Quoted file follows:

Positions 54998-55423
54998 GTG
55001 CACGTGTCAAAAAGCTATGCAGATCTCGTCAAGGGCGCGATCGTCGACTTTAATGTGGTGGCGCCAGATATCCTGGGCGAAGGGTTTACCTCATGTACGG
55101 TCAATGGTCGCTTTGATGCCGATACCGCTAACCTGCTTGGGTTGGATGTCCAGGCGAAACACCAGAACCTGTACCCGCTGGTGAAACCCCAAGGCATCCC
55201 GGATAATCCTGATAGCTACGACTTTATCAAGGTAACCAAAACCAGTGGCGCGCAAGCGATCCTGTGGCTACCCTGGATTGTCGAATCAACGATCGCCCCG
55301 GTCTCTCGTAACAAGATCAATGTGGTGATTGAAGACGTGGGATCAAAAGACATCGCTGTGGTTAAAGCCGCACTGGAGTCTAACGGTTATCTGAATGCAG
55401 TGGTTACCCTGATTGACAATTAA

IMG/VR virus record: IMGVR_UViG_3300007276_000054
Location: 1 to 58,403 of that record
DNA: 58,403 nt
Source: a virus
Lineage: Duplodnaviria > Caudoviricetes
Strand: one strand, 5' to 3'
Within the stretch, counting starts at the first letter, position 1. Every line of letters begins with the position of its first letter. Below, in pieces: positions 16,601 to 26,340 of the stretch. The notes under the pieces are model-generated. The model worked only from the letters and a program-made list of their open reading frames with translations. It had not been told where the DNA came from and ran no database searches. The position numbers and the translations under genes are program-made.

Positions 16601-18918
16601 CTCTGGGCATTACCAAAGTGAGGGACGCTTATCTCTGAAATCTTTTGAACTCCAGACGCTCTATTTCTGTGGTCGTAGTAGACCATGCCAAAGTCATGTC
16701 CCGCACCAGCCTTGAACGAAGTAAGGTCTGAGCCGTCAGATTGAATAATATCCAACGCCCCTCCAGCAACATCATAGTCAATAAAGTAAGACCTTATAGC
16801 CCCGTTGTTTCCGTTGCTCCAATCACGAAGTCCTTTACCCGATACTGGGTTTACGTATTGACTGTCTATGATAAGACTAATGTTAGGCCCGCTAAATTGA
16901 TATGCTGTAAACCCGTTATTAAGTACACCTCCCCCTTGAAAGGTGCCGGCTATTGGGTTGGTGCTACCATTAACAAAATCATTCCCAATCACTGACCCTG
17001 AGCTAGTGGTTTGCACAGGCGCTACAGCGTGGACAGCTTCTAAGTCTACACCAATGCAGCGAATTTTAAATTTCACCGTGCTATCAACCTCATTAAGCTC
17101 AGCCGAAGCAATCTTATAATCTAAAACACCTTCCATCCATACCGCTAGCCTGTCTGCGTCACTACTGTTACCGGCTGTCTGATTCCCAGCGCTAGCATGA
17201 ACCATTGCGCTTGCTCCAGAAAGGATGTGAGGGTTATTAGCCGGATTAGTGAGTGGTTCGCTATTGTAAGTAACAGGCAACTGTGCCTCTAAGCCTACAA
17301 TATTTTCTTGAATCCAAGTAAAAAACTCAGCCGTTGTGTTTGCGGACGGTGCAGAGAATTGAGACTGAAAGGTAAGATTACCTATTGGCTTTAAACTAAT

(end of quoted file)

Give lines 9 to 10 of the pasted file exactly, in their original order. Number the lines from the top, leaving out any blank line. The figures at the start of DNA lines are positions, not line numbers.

Location: 1 to 58,403 of that record
DNA: 58,403 nt